Well, it looks like diversity is not only scary, it makes people unhappy. Erm, right.
I wrote about what I think is a major hidden variable in the low social capital of modern, urban populations last year when I came back from two months in a small, Costa Rican farming community. Essentially, it seems to me a problem of comparing ad hoc social networks with traditional family or geography-based social networks. It takes a long time to get to know and trust people, which is a lot harder when the population you're looking at is more likely to move house frequently and to live farther from easy proximity to family members.
But also, people's tastes in social activities are changing, which reminds me of a comment and discussion at the rural issues panel at last weekend's Yearly Kos. Bill Bishop, of the The Daily Yonder, said that Republicans had been so successful in spite of their unpopular stances because they'd adopted a social network model that was reminiscent of churches. "Stong social networks repel people who now vote Democratic," he said.
That really ticked me off (I know, not hard, whatever.)
I talked to Bishop afterwards and challenged him on it, saying that for myself, I'd actually like to have more access to stronger social networks. I find myself moving a lot, and it's hard to build a new group of friends and acquaintances each time. If I know I'm not going to be somewhere long, I barely bother. Still, for me it's more a question of activities, and as I told him: I don't want to bowl, belong to a lodge, or go to church.
See, he responded, "strong social networks repel you."
No. Bowling repels me. I don't find it entertaining. Sorry. I also don't want to get up early in the morning on Sundays and go to church, I'm pretty happy being an independent agent of my beliefs at the moment. And I hate getting up early in the morning on Sundays. Criminy. Even if the reason I was up late on Saturday is all too frequently that I was surfing the internet by myself.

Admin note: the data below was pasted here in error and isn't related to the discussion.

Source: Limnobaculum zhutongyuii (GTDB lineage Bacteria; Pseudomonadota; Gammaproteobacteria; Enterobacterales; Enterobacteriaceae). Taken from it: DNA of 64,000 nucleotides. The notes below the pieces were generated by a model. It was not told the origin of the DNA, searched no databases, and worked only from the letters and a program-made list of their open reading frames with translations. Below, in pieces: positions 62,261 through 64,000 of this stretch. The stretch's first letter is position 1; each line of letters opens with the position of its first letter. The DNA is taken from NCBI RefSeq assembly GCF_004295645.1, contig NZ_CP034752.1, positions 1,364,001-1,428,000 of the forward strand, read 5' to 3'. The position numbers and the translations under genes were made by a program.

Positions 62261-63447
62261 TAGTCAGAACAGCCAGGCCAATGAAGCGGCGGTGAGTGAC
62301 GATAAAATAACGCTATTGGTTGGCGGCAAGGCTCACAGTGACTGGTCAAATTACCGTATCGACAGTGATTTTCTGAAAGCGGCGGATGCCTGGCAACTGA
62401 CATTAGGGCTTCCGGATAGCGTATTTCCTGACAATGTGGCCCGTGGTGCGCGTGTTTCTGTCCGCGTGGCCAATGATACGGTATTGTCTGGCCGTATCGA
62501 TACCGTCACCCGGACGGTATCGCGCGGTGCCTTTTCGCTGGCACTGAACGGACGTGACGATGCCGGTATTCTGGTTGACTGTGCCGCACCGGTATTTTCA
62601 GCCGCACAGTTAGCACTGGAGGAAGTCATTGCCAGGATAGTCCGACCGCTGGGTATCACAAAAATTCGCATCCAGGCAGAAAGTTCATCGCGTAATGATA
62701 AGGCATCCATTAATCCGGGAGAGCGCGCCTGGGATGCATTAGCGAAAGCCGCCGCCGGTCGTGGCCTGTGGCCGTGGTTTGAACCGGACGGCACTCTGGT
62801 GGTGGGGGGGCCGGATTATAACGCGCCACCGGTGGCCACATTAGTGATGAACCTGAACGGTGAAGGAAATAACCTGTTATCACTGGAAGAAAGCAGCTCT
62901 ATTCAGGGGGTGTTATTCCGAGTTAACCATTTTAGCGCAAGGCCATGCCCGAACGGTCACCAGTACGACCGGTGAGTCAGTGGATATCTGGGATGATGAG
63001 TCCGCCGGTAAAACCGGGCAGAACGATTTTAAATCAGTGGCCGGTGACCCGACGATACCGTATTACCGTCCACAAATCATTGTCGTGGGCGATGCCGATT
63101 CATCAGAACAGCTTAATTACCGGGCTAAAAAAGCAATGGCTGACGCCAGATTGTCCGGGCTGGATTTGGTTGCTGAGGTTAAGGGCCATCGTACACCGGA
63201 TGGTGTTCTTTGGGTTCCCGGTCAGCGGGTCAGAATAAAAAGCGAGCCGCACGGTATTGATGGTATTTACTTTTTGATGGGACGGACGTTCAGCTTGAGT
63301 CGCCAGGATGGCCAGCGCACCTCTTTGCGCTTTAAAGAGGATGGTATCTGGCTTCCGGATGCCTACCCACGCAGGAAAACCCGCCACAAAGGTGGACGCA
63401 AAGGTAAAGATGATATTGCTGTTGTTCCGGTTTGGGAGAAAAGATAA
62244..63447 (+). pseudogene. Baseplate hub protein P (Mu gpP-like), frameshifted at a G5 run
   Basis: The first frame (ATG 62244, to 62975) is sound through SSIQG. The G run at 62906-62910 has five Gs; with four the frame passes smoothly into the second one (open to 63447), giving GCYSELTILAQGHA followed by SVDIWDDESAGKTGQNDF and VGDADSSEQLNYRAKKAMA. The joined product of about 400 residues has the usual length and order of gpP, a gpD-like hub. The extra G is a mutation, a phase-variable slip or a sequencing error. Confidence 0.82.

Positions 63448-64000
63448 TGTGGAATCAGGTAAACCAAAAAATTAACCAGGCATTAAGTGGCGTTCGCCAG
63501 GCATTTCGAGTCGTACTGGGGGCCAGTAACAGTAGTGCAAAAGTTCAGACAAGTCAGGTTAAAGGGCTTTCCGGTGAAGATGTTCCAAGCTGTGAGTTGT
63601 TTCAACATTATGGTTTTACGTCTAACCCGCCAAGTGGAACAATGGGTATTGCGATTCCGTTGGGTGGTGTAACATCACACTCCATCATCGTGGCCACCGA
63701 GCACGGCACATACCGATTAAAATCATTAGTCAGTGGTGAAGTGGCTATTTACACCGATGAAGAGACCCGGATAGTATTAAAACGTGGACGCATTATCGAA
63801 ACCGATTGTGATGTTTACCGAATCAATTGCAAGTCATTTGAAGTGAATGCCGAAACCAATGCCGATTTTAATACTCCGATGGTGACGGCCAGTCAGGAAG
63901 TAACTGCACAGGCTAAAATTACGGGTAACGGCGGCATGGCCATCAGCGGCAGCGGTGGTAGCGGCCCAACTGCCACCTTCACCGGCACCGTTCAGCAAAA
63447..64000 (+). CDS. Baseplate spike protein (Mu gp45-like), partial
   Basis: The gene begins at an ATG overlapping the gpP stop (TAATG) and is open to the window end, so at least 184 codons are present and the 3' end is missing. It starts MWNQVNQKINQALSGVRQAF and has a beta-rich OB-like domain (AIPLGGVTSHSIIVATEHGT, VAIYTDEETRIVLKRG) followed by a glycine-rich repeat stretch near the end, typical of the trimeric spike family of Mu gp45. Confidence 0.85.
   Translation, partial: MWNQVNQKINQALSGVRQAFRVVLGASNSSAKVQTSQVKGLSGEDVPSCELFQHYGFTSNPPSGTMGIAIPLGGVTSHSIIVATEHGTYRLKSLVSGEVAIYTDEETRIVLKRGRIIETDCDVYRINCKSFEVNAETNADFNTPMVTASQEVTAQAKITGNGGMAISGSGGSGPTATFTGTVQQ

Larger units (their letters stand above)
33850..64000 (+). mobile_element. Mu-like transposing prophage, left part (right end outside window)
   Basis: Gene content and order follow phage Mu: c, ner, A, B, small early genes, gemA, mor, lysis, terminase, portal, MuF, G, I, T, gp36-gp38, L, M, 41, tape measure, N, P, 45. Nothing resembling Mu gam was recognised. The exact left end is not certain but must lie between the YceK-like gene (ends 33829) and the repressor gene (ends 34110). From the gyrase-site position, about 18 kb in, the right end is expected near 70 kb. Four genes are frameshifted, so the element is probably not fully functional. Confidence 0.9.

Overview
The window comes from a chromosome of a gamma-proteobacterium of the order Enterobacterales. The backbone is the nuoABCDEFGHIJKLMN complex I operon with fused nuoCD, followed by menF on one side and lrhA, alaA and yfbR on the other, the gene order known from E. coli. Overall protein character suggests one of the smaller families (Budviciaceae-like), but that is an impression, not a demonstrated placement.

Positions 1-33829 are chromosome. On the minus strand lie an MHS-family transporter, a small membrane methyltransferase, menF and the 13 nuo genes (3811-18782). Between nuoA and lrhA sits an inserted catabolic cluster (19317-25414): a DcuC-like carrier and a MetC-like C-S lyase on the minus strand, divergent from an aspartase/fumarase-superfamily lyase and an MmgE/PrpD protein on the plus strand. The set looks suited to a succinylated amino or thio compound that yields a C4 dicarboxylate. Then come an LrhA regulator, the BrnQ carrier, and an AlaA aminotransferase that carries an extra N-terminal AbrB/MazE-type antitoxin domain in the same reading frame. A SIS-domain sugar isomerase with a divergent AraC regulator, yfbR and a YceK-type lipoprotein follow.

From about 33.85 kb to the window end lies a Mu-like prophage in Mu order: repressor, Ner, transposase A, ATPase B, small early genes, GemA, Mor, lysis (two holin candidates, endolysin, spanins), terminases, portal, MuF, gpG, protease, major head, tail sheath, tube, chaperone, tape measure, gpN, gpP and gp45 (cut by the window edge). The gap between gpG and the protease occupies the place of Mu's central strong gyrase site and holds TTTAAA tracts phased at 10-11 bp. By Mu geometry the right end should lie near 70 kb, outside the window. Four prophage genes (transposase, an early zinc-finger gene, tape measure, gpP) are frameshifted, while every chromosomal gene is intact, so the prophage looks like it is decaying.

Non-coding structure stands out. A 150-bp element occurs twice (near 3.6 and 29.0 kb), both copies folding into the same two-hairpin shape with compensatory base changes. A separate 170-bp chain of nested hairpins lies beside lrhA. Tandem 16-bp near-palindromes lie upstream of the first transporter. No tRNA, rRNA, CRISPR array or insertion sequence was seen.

The fact is, it's hard for a mobile, urbanized population to meet people outside the confines of organizations structured around activities they're no longer interested in. And then we get painted as being cold and unfriendly. When I said that I'd moved at least once a year for the last several years, Bishop's flip response was to ask if I had a criminal record, because yeah, that's the only reason. Not that I've been moving for (among the many reasons over time) work, or to shorten my commute, or to live closer to my then-boyfriend, or to go to a new university.
In Bishop's world, people move because they've become social pariahs. Thanks a lot. I felt so respected as an individual at that moment.
The outrageous irony is that he said this ... at Yearly Kos. At a convention of people who've been working actively for years to turn a loose network of strangers with shared interests into a close-knit community that works for a common cause. He said this to a person, me, whose most consistent source of new friends over the last several years has been the liberal blogging community.
I've said it before, and will again: I'd take first chances with even those people in the progressive blogosphere and netroots who irritate me to have as colleagues than a random stranger. Even when we get on each other's nerves,and we realy, really do sometimes, we're all on the same side. We're on the same page. We've got each other's backs. (Though I'd really like to see our sense of 'we' expand a fair bit, so that more voices felt included in it.)
Yet my problem is that my network of like-minded sympathizers is geographically dispersed. So I share the challenge of easily meeting new people with many, many, many of my fellow city dwellers. The people who sign up for social networking software tools, go to swing dancing lessons, form ongoing relationships and activity circles with people they know loosely through, say, other Burning Man attendees. People who form parenting groups and knitting circles, start Meetups and book clubs, attend Drinking Liberally events, etc. It isn't, by a long shot, that we don't want to meet and interact with other people.
Considering that this dimension of urban life seems overlooked in all this talk about how terrible diversity is for social capital, I haven't got much use for it. Yeah, it's true that I'm not going to very readily trust people I don't know. But it doesn't mean that I wouldn't like to get to know them.